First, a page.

The page is actually page 237, an appendix on “The Religious Perspective”, beginning with “The Catholic Church and OCD”.  The text began:

The Catholic perspective on OCD constitutes a vast literature which has remained untapped by mainstream psychiatry. The Catholic concept of scrupulosity dates back at least to the twelfth century. It is derived from the Latin scrupus, whose diminutive form scrupulus means a small sharp stone. The neutral form, scrupulum, means the smallest division of weight, the twenty-fourth part of an ounce. A minute weight could tip the scales of a sensitive balance: the scales of conscience.

Scrupulosity, in the New Catholic Encyclopedia (1967) signifies “habitual and unreasonable hesitation or doubt, coupled with anxiety of the mind, in connection with the making of moral judgments.”

The Rapoport volume is, I believe, the founding text of the study of OCD, and contains anecdotal “cases” of various sorts.  In 1989 there was little understanding of the condition.  Much of what Rapoport suggests has simply been repeated word-for-word in later publications.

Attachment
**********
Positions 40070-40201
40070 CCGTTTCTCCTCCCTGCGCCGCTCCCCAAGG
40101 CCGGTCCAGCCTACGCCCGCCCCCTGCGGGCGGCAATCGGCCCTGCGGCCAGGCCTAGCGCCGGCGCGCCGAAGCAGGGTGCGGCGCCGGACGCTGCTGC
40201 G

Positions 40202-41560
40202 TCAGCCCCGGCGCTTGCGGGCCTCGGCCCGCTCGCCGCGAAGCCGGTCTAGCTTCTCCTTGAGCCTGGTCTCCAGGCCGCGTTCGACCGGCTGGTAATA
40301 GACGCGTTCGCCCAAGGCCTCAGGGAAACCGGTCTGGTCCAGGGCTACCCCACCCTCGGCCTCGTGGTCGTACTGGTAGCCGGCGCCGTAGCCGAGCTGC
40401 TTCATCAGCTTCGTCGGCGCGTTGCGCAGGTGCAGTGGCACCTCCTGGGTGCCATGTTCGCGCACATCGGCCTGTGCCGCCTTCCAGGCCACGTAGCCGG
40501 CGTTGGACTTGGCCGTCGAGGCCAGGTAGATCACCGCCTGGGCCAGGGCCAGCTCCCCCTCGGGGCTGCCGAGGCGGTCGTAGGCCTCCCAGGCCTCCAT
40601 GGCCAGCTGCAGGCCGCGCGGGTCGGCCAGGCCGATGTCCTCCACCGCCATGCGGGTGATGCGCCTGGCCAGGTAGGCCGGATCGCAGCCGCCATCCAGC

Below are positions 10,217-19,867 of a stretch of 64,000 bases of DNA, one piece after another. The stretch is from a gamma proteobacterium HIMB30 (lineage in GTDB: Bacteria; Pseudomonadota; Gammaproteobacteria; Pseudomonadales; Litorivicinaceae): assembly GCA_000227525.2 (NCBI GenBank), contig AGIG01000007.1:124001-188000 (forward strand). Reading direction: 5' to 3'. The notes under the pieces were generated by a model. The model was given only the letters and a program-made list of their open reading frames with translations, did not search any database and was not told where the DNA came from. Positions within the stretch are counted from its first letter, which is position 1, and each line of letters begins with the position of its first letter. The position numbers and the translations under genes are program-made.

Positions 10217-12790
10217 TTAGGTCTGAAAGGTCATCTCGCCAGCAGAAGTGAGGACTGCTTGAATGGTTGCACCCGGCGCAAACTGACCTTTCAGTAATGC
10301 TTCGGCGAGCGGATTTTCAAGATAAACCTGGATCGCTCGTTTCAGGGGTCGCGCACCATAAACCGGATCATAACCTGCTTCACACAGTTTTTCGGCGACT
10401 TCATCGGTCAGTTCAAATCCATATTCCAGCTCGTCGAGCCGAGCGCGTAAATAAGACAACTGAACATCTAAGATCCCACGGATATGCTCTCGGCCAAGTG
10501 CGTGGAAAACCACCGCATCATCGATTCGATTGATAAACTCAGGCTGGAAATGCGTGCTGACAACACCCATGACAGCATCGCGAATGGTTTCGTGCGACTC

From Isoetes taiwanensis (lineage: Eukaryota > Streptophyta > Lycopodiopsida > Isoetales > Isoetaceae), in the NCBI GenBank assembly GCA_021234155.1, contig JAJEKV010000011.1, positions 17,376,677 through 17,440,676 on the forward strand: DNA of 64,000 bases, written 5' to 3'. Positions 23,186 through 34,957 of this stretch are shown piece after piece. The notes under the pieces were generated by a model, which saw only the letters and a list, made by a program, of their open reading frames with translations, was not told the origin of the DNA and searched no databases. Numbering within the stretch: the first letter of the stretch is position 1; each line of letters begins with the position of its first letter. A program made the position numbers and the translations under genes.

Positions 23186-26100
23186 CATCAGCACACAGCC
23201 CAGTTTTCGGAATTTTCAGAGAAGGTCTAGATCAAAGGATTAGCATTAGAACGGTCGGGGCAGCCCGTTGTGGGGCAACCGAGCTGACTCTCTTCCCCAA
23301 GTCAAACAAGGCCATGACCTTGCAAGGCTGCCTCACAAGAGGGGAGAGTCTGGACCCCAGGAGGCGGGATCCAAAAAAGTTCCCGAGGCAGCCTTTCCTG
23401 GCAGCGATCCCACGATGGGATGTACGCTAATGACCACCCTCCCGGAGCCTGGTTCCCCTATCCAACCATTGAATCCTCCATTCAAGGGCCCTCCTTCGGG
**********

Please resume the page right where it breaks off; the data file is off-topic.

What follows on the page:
There is often a tendency for unbelievers studying mental illness to conflate normal religious experience with mental illness.  This does not always happen by accident.  Those of my own generation remember how the old Soviet Union used to confine believers in mental hospitals, and subject them to “treatment” in order to “cure” them.  It has been many years since I have heard mention of this charming practice, but then so much of the past that I remember has disappeared, or been disappeared, in the last 30 years.  The Rapoport volume seems to strive to avoid this, which is perhaps one reason why it received wide acceptance.

It took me some searching and a happy accident to discover that the first edition of the New Catholic Encyclopedia (1967) is actually accessible on Archive.org, although only in “borrowable” form.  The article on “Scrupulosity” appears in volume 12, p.1253 f.  It is, in fact, the last article in the book.  Unfortunately it is vague and useless.  It does not refer to the “12th century” claim.  Bootleg copies of the second edition (2002) are readily accessible on the web, but the article is no better.

It is therefore impossible to say from where Rapoport drew her statement.

The word “scrupulositas” itself is ancient.  The Logeion site here shows usage by Columella, Tertullian, and Jerome.  Indeed I find that it appears in Bernard’s Letters, Letter 101 (PL 182, col.236).  A translation from the PL text may be found in the old Life and Works of Saint Bernard, vol. 1 (1893), p.342-3 online here.

I’ll give the relevant bit of Latin, and the whole of letter 101.

Fratrem Lambertum, quem in aliquibus forte fluctuantem suscepimus, orantibus quidem vobis pro ipso constantem remisimus, et nulla jam, ut opinamur, scrupulositate pristina laborantem. …

101.  Bernard asks that a monk who had departed without permission should be received with kindness.